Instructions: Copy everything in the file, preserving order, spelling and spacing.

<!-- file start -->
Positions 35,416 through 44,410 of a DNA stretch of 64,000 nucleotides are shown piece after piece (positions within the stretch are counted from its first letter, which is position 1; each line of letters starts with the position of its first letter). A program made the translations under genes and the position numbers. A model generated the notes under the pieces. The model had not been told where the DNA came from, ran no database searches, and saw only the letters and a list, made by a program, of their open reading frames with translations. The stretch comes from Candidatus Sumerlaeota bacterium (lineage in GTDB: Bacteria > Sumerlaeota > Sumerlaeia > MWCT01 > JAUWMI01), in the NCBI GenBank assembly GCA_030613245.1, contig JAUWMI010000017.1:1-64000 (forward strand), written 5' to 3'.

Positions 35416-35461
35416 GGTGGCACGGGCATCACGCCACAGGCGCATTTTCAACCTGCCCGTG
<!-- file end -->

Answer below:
Positions 35,416 through 44,410 of a DNA stretch of 64,000 nucleotides are shown piece after piece (positions within the stretch are counted from its first letter, which is position 1; each line of letters starts with the position of its first letter). A program made the translations under genes and the position numbers. A model generated the notes under the pieces. The model had not been told where the DNA came from, ran no database searches, and saw only the letters and a list, made by a program, of their open reading frames with translations. The stretch comes from Candidatus Sumerlaeota bacterium (lineage in GTDB: Bacteria > Sumerlaeota > Sumerlaeia > MWCT01 > JAUWMI01), in the NCBI GenBank assembly GCA_030613245.1, contig JAUWMI010000017.1:1-64000 (forward strand), written 5' to 3'.

Positions 35416-35461
35416 GGTGGCACGGGCATCACGCCACAGGCGCATTTTCAACCTGCCCGTG